FAIRFIELD — The Town Council has opened the door to future retail marijuana businesses in Fairfield, but not without opposition from residents.

Councilors voted 4-1 Wednesday to adopt an amendment to Fairfield’s land use ordinance that would allow and set local regulations for retail marijuana businesses in the town’s village, commercial, industrial and rural zones. Under the approved language, retail marijuana businesses would not be allowed in all other town zones.

“Without this, the dog has no bite,” said Council Chairman Michael Taylor, who voted in favor of the new ordinance language. “We have no control over things without this ordinance being in place. For those that think marijuana is not in this town, that it’s going to promote people to start using it, I believe that they’re greatly mistaken. Those that want to use it are already using it.”

The ordinance change will allow retail marijuana stores, cultivation facilities, manufacturing facilities and testing facilities to open in those land-use districts and would require any such establishments to obtain permits and licensing from the Planning Board, the council and the state. The ordinance language contains a prohibition on any such facility being established in town until the state finalizes retail marijuana licensing and regulation.

“We can shut these places down if they violate this ordinance, so it gives us an opportunity to control things,” Taylor added.

The other three “yes” votes were Councilors Beverly Busque, Courtney Chandler and Aaron Rowden. Vice Chairman John Picchiotti was the lone “no” vote, earning him some praise from members of the packed audience.


Several residents expressed concerns related to existing medical marijuana facilities in town and the prospect of expanding on medical facilities to allow retail. Those concerns included the effect on their children, the potential for distracted or impaired driving, and the smell.

Resident Shelley Rudnicki, who is chairwoman of the School Administrative District 49 school board, did not address the council Wednesday night but said after the vote that allowing retail marijuana in town will affect the schools and suggested that councilors’ “minds were made up before they listened to anybody.”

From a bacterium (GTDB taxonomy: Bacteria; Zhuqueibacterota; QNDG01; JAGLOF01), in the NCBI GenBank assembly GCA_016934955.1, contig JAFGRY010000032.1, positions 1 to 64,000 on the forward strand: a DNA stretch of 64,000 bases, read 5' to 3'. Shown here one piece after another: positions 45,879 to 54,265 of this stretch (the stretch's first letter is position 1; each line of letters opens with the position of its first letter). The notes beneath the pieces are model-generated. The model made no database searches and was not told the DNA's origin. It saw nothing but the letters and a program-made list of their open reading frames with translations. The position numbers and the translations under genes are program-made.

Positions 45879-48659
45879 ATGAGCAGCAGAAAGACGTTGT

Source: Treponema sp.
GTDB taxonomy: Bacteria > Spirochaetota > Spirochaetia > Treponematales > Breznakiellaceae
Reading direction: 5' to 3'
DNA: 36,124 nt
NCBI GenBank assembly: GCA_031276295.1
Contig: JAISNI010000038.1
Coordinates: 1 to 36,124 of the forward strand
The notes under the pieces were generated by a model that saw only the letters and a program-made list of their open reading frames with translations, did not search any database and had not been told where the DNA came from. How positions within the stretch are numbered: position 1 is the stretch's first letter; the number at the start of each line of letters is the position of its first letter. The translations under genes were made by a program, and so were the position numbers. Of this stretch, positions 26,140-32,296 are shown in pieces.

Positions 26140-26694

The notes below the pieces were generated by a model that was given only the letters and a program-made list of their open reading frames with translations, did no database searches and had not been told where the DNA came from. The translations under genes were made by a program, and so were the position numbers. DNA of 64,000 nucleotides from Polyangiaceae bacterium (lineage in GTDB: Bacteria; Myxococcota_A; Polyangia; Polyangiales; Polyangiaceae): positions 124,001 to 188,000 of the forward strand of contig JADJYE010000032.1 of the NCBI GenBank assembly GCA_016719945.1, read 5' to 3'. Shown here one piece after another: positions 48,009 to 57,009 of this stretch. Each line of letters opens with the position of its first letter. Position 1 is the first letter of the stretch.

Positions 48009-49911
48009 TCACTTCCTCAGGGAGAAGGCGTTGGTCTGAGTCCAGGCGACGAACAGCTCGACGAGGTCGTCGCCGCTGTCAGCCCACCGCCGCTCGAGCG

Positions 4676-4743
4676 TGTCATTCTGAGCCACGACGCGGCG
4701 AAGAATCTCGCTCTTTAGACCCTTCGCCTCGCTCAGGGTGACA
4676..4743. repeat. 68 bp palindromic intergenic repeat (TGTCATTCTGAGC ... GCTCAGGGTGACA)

Rudnicki, who owns a used-car dealership in town, did speak before the council at its Sept. 13 meeting and said the smell of an existing medical marijuana facility nearby has affected her business.

“They open a car and that’s what they are smelling,” she said about potential customers earlier in September.

The language passed Wednesday night includes a section on odor control that requires a retail marijuana facility applicant to submit “a detailed report on the effective mitigation of any marijuana odors of the proposed operation.”

Rudnicki and Rowden are running against each other to represent Fairfield, Mercer and Smithfield in the Maine House of Representatives. They are vying to replace Picchiotti, who serves in the District 108 seat along with serving as council vice chairman. Rudnicki beat Busque in the Republican primary for the seat.


“I’m glad that we’ve heard from so many people,” Rowden said before explaining why he would support the retail marijuana ordinance language Wednesday night. “While it is tempting to try and put this genie back in the bottle, … a single municipality cannot do that. That would be up to the people of Maine. I think that we need to use the tools that we have available to us to regulate this, before we have a very serious problem of an unregulated industry on our hands.”